Alabama wide receiver Cyrus Jones (8) runs a play during practice at Barry University in Miami Shores, Fla., Thursday, Jan. 3.
“Hey, how’s your football team?” a University of Alabama football player asked.
“We don’t have one, but we have fields,” Barry University Associate Director of Athletics Jamie Carrig told him after practice.
For about 51 weeks of the year, Barry University’s Buccaneer Field serves as a training facility for its Division II soccer athletes.
But last week, the small, private Catholic university seven miles north of downtown Miami converted its soccer field into a practice facility for now back-to-back college football national champion the Alabama Crimson Tide.
Barry has played host to many national collegiate programs in the last 18 years, as a practice facility for one of the two annual Orange Bowl teams. The university also welcomes one of the teams competing for the national championship when it is held in South Florida.
Barry University Director of Athletics Michael Covone serves on the Orange Bowl Committee and has been with Barry since it launched intercollegiate athletics in 1984.
All of the local university athletic directors serve on the committee, but what makes Barry unique is its lack of a football team, as reported by USA TODAY. Covone said that because schools like the University of Miami and Florida International University may be competing in bowl games, their fields may be off limits. But Buccaneer Field is a “guaranteed facility.”
“It’s quite a unique situation,” he said.
In college football alone, Buccaneer Field has welcomed the likes of Peyton Manning and Tom Brady, as well as notable coaches Bobby Bowden and Jim Harbaugh. The multi-use facility has also hosted international soccer teams from Haiti to Switzerland.
Grounds manager J. David Mace said that it is all about “maintaining the turf.” During the winter months, the field is seeded with rye, which makes the Bermuda grass lusher.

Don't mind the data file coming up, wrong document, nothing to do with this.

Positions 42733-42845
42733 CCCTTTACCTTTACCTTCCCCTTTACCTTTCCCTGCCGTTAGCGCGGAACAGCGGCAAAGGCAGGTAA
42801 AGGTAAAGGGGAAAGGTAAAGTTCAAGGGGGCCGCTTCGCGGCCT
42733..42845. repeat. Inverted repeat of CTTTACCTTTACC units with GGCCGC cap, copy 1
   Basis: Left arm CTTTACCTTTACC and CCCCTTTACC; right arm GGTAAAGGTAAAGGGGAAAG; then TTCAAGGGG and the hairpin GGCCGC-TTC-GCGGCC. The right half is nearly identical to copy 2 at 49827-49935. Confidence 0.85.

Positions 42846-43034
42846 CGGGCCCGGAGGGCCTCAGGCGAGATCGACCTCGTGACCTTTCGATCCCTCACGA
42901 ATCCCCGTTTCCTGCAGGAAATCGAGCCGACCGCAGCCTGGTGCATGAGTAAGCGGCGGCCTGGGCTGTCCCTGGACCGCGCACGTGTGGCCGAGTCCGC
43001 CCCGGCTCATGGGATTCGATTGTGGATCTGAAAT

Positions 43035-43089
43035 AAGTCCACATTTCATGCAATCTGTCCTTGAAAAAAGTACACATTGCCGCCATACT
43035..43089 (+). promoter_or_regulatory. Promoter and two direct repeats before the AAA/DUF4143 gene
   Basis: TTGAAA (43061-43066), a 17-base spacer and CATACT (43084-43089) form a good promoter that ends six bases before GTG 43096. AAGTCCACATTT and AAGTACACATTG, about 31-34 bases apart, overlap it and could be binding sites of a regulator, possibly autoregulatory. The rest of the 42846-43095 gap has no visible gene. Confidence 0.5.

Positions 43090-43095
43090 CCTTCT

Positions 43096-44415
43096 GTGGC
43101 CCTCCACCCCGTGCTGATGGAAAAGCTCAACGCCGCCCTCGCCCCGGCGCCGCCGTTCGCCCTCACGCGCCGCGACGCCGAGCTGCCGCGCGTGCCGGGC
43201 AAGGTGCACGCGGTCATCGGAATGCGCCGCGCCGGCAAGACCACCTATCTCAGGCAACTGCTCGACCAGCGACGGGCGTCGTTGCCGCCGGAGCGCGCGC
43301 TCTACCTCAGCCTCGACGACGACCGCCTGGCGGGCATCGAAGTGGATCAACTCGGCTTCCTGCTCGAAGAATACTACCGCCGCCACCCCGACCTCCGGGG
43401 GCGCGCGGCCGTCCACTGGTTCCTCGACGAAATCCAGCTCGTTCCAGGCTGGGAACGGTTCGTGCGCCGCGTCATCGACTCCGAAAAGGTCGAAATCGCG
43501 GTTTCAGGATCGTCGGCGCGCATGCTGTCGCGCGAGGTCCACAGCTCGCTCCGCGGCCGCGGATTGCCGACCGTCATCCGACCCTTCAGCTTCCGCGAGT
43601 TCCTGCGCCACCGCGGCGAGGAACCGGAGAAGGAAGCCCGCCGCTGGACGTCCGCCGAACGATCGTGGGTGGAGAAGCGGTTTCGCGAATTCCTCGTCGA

A remodeled Buccaneer Field is in place for the Alabama Crimson Tide. Alabama practiced here before beating Notre Dame 42-14 in the BCS National Championship game in Miami Gardens, Fla. on January 8, 2013.
Barry students benefit as well. Unlike universities that have separate recreational fields for campus events, Buccaneer Field is available for activities such as intramural soccer and flag football.
“It’s almost like a little well-kept secret,” Director of Campus Recreation and Wellness Ed Londono said. “When these students come out there, they’re playing on these well-groomed fields that are being shared by some of the most amazing athletes on the planet.”
Connor Randel, 20, is a junior accounting major from Shreveport, La. As a member of Barry’s men’s soccer team, he often brags to his friends back home about playing on the field.
“I brag about Miami. The weather — that’s one thing,” he said. “But then I love to talk about how there is so much history here. They’re jealous.”
On one occasion, the U.S. national soccer team, practicing before a World Cup qualifier in 2009, needed two goalkeepers. They called on then men’s soccer assistant coach Chris Rich to help for a few days.
Rich went on to practice with the team for a week, sharing the goal post with lead goalkeeper Tim Howard.
“It was just a fantastic experience playing with your country’s best,” said Rich, now the assistant men’s soccer coach at Virginia Tech.
Barry is no stranger to national recognition. Its own athletes have won nine national championships across four sports, most recently women’s tennis in 2011.
Covone said Barry is where national champions play and world champions train.
“It’s a joy,” he said. “We want to be included with the best.”
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